When Does Government Debt Crowd Out Investment?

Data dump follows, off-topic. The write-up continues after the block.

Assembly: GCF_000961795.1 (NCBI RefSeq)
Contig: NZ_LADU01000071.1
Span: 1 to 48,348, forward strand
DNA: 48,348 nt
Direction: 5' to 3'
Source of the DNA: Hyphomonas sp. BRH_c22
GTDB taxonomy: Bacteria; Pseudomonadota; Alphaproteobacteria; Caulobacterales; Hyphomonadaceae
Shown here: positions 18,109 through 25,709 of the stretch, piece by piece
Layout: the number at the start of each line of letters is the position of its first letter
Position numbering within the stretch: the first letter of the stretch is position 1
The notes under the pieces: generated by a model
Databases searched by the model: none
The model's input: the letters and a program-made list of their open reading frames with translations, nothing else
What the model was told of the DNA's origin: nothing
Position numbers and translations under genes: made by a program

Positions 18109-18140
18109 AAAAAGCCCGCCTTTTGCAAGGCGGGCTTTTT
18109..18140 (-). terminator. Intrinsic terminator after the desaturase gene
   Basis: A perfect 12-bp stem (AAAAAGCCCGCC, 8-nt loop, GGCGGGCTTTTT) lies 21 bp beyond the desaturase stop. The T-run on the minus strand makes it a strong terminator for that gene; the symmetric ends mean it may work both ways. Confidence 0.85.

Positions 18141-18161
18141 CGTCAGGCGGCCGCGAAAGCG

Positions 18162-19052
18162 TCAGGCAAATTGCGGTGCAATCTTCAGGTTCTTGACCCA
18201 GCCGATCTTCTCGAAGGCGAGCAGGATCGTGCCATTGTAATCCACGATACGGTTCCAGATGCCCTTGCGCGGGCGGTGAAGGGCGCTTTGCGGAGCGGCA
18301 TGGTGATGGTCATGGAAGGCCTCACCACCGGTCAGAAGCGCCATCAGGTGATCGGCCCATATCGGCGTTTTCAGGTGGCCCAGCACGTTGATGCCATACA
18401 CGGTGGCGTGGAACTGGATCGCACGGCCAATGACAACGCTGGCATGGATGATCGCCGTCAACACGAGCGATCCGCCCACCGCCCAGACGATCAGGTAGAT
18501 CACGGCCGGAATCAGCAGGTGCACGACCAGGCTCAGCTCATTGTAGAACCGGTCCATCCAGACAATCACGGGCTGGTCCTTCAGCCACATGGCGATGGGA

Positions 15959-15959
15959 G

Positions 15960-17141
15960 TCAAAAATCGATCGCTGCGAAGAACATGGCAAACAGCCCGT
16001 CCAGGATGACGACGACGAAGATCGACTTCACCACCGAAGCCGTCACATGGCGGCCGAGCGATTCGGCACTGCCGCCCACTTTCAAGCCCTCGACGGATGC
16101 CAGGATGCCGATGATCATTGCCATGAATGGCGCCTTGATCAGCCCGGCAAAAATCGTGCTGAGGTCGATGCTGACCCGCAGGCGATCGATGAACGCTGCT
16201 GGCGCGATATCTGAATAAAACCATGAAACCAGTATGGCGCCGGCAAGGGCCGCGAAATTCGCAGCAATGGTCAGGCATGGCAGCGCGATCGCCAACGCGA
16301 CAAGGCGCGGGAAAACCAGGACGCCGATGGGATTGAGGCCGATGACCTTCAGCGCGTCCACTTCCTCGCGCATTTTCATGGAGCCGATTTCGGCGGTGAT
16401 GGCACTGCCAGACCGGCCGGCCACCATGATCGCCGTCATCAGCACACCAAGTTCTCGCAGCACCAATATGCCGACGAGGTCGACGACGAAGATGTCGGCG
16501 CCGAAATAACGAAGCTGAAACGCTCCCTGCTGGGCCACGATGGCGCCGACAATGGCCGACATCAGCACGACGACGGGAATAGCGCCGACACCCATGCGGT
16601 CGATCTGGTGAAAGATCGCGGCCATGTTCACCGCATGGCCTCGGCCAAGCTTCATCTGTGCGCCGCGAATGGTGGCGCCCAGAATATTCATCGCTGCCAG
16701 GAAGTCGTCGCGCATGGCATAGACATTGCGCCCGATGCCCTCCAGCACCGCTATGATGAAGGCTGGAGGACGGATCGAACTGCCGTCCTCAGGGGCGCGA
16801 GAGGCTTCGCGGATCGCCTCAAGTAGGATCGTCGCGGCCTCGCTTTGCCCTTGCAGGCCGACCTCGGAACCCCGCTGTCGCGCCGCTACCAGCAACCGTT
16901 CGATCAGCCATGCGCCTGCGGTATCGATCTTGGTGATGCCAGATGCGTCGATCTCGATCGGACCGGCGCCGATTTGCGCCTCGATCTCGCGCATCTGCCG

We investigate the relationship between inequality and education funding in a model of probabilistic voting over public education spending where the private option is available. A change in inequality can have opposite effects at different income levels: higher inequality decreases public spending per student and increases enrollment in public schools in poor economies, while the opposite holds in the rich ones. A change in the tax base can also have non-monotonic effects. We also study the implications of different voting participation across income groups. The predictions of the model are supported by U.S. school district-level data.
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